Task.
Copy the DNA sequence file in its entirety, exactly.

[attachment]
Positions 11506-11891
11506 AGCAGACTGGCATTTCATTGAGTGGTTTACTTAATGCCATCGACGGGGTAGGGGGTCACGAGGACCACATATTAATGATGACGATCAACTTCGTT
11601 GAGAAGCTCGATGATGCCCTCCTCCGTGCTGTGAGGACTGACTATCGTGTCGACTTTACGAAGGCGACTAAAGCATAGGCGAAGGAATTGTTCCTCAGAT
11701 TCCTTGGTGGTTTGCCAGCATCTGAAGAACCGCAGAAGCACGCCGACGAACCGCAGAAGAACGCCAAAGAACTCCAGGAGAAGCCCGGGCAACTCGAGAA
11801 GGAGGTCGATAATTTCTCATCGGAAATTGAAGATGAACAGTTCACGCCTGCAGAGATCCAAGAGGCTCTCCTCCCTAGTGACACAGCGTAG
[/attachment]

Positions 11506-11891
11506 AGCAGACTGGCATTTCATTGAGTGGTTTACTTAATGCCATCGACGGGGTAGGGGGTCACGAGGACCACATATTAATGATGACGATCAACTTCGTT
11601 GAGAAGCTCGATGATGCCCTCCTCCGTGCTGTGAGGACTGACTATCGTGTCGACTTTACGAAGGCGACTAAAGCATAGGCGAAGGAATTGTTCCTCAGAT
11701 TCCTTGGTGGTTTGCCAGCATCTGAAGAACCGCAGAAGCACGCCGACGAACCGCAGAAGAACGCCAAAGAACTCCAGGAGAAGCCCGGGCAACTCGAGAA
11801 GGAGGTCGATAATTTCTCATCGGAAATTGAAGATGAACAGTTCACGCCTGCAGAGATCCAAGAGGCTCTCCTCCCTAGTGACACAGCGTAG